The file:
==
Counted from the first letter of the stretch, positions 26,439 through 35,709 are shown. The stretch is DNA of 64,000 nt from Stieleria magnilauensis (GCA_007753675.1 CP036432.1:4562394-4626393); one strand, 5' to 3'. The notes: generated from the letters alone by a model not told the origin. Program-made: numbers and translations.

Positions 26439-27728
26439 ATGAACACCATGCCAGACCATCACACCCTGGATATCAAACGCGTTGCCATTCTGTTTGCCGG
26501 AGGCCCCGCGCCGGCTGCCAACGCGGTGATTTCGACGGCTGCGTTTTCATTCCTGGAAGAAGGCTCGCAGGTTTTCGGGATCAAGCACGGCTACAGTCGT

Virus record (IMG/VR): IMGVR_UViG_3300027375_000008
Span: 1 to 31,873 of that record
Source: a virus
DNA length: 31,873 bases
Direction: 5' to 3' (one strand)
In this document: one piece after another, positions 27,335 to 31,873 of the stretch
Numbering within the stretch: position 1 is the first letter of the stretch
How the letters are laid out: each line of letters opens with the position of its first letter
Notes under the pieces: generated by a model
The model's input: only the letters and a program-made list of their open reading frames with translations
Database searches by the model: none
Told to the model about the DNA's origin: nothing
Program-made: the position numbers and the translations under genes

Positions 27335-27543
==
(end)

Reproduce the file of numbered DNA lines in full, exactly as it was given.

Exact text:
Counted from the first letter of the stretch, positions 26,439 through 35,709 are shown. The stretch is DNA of 64,000 nt from Stieleria magnilauensis (GCA_007753675.1 CP036432.1:4562394-4626393); one strand, 5' to 3'. The notes: generated from the letters alone by a model not told the origin. Program-made: numbers and translations.

Positions 26439-27728
26439 ATGAACACCATGCCAGACCATCACACCCTGGATATCAAACGCGTTGCCATTCTGTTTGCCGG
26501 AGGCCCCGCGCCGGCTGCCAACGCGGTGATTTCGACGGCTGCGTTTTCATTCCTGGAAGAAGGCTCGCAGGTTTTCGGGATCAAGCACGGCTACAGTCGT

Virus record (IMG/VR): IMGVR_UViG_3300027375_000008
Span: 1 to 31,873 of that record
Source: a virus
DNA length: 31,873 bases
Direction: 5' to 3' (one strand)
In this document: one piece after another, positions 27,335 to 31,873 of the stretch
Numbering within the stretch: position 1 is the first letter of the stretch
How the letters are laid out: each line of letters opens with the position of its first letter
Notes under the pieces: generated by a model
The model's input: only the letters and a program-made list of their open reading frames with translations
Database searches by the model: none
Told to the model about the DNA's origin: nothing
Program-made: the position numbers and the translations under genes

Positions 27335-27543